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Marine Ecology Progress Series

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MEPS 377:263-277 (2009)  -  DOI:

Abiotic and biotic factors influence the habitat use of an estuarine fish

Nathan M. Bacheler1,4,*, Lee M. Paramore2, Jeffrey A. Buckel1, Joseph E. Hightower3

1Center for Marine Sciences and Technology, Department of Biology, North Carolina State University,
303 College Circle Drive, Morehead City, North Carolina 28557, USA
2North Carolina Division of Marine Fisheries, PO Box 539, 604 Harbor Road, Wanchese, North Carolina 27981, USA
3United States Geological Survey, North Carolina Cooperative Fish and Wildlife Research Unit, Department of Biology, North Carolina State University, Raleigh, North Carolina 27695, USA
4Present address: College of Oceanic and Atmospheric Sciences, 104 COAS Administration Building, Oregon State University, Corvallis, Oregon 97331, USA

ABSTRACT: For migratory fishes that occupy multiple habitats, surveys conducted at different scales may be required to assess habitat use. We used generalized additive models (GAMs) to relate water quality, microhabitat, geographic, and temporal factors to catches of 2 age classes of subadult red drum Sciaenops ocellatus from a 6 yr fishery-independent gill net survey in North Carolina, USA. Age-1 and age-2 red drum were most often caught in shallow, nearshore waters; in some regions, both showed a preference for seagrass. Age-1 red drum were primarily captured at 2 different salinity ranges (0 to 5 and 20 to 30 psu), while age-2 red drum abundance was not related to salinity. A smaller-scale analysis of 36 telemetered age-2 red drum in a small tributary of the Neuse River showed a negative response to salinity, a positive response to dissolved oxygen, a dome-shaped response to prey evenness, and a positive response to total prey. Although subadult red drum can tolerate a wide variety of environmental conditions, our research suggests that they associate with both abiotic and biotic factors in very specific ways. Habitat use patterns of subadult red drum were age-, scale-, and sometimes region-dependent, highlighting the need for examining habitat use patterns of estuarine organisms at multiple life history stages and scales if generalities about how species respond to abiotic and biotic factors are sought.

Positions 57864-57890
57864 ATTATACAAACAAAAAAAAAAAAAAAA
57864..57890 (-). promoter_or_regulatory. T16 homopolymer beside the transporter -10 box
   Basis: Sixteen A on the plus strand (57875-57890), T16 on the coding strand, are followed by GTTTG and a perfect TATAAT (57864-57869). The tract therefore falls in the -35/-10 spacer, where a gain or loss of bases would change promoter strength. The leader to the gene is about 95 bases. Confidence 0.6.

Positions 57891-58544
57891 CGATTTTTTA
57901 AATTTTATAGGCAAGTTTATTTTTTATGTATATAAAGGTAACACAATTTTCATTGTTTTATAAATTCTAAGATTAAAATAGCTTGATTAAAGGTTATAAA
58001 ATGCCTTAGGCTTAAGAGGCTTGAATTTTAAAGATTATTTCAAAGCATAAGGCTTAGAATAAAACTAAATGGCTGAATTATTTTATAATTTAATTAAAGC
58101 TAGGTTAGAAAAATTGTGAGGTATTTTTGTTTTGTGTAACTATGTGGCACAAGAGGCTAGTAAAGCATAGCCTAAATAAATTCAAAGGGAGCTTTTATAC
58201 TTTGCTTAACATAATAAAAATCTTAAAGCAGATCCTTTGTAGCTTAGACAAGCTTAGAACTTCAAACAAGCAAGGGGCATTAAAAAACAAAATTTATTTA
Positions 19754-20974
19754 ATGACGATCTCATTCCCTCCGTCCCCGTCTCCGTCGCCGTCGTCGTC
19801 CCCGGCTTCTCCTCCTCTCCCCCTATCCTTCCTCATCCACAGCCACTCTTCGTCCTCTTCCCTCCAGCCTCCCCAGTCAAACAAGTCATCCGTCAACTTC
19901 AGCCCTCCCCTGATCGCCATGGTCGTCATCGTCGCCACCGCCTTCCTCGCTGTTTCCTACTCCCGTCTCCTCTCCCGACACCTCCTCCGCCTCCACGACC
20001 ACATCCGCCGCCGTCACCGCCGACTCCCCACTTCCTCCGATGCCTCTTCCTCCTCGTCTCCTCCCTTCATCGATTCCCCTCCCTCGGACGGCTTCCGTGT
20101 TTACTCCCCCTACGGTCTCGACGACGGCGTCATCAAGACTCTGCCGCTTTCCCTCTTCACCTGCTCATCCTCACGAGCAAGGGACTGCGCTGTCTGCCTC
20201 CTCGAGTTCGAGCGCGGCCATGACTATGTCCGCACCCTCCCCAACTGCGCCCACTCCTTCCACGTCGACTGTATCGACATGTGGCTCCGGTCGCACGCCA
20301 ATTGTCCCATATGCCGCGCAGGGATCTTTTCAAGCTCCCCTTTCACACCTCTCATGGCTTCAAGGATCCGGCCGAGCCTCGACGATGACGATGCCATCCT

KEY WORDS: Habitat use · Spatial distribution · Telemetry · Sciaenops ocellatus · Scale

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Cite this article as: Bacheler NM, Paramore LM, Buckel JA, Hightower JE (2009) Abiotic and biotic factors influence the habitat use of an estuarine fish. Mar Ecol Prog Ser 377:263-277.

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